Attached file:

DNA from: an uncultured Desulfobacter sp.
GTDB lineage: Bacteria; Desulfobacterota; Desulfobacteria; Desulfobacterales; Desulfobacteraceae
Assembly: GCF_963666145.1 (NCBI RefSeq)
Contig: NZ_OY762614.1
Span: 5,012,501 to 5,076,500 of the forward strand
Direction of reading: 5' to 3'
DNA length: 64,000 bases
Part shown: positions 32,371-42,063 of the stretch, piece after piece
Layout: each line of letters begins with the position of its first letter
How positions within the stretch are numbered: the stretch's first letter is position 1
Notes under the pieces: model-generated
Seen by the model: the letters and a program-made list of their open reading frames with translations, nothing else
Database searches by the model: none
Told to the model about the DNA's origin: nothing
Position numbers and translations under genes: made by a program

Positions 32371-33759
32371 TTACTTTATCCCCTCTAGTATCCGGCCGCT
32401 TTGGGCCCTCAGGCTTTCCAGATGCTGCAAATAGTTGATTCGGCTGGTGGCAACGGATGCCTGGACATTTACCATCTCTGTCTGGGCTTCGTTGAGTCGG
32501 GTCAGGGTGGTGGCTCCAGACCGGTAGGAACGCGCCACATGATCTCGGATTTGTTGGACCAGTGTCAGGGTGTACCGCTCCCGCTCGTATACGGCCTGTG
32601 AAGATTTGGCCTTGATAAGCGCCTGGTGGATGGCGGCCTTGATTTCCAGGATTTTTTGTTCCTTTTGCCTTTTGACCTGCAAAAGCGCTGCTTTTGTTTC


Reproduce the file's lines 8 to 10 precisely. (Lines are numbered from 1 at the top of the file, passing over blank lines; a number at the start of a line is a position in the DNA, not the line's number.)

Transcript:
Part shown: positions 32,371-42,063 of the stretch, piece after piece
Layout: each line of letters begins with the position of its first letter
How positions within the stretch are numbered: the stretch's first letter is position 1